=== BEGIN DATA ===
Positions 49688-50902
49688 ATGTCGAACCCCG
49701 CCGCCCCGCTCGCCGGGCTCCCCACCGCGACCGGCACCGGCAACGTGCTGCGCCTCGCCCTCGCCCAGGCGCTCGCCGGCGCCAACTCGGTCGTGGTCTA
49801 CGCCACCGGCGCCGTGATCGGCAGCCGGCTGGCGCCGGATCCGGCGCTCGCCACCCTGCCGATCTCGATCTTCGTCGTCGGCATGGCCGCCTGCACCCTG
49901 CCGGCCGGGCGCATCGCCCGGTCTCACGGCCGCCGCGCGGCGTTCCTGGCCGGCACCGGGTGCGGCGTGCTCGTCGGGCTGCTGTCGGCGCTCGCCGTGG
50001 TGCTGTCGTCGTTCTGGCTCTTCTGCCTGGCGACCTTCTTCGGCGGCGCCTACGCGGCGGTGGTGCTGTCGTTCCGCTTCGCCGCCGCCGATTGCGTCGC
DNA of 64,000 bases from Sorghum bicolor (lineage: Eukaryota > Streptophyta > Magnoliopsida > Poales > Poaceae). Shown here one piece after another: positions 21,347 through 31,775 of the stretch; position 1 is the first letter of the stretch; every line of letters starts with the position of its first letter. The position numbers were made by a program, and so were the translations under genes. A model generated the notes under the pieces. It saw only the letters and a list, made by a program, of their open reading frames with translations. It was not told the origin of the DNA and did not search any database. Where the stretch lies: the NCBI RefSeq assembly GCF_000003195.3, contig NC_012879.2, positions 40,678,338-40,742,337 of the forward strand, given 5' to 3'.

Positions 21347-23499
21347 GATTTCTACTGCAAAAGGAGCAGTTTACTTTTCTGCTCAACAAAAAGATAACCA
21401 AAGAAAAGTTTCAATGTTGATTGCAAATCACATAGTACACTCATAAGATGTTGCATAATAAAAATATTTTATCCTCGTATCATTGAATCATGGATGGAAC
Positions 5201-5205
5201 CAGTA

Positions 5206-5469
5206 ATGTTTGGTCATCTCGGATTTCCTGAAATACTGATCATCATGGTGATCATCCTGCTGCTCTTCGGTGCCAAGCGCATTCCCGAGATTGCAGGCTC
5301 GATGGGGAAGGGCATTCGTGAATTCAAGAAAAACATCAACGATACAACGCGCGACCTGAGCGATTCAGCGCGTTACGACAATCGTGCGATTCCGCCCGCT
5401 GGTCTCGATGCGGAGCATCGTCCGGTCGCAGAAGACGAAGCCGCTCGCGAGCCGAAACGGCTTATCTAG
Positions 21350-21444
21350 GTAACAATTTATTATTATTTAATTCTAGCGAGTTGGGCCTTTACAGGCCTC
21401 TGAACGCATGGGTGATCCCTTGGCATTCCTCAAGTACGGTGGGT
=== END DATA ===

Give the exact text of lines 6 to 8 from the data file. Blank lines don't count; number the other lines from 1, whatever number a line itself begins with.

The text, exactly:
50001 TGCTGTCGTCGTTCTGGCTCTTCTGCCTGGCGACCTTCTTCGGCGGCGCCTACGCGGCGGTGGTGCTGTCGTTCCGCTTCGCCGCCGCCGATTGCGTCGC
DNA of 64,000 bases from Sorghum bicolor (lineage: Eukaryota > Streptophyta > Magnoliopsida > Poales > Poaceae). Shown here one piece after another: positions 21,347 through 31,775 of the stretch; position 1 is the first letter of the stretch; every line of letters starts with the position of its first letter. The position numbers were made by a program, and so were the translations under genes. A model generated the notes under the pieces. It saw only the letters and a list, made by a program, of their open reading frames with translations. It was not told the origin of the DNA and did not search any database. Where the stretch lies: the NCBI RefSeq assembly GCF_000003195.3, contig NC_012879.2, positions 40,678,338-40,742,337 of the forward strand, given 5' to 3'.

Positions 21347-23499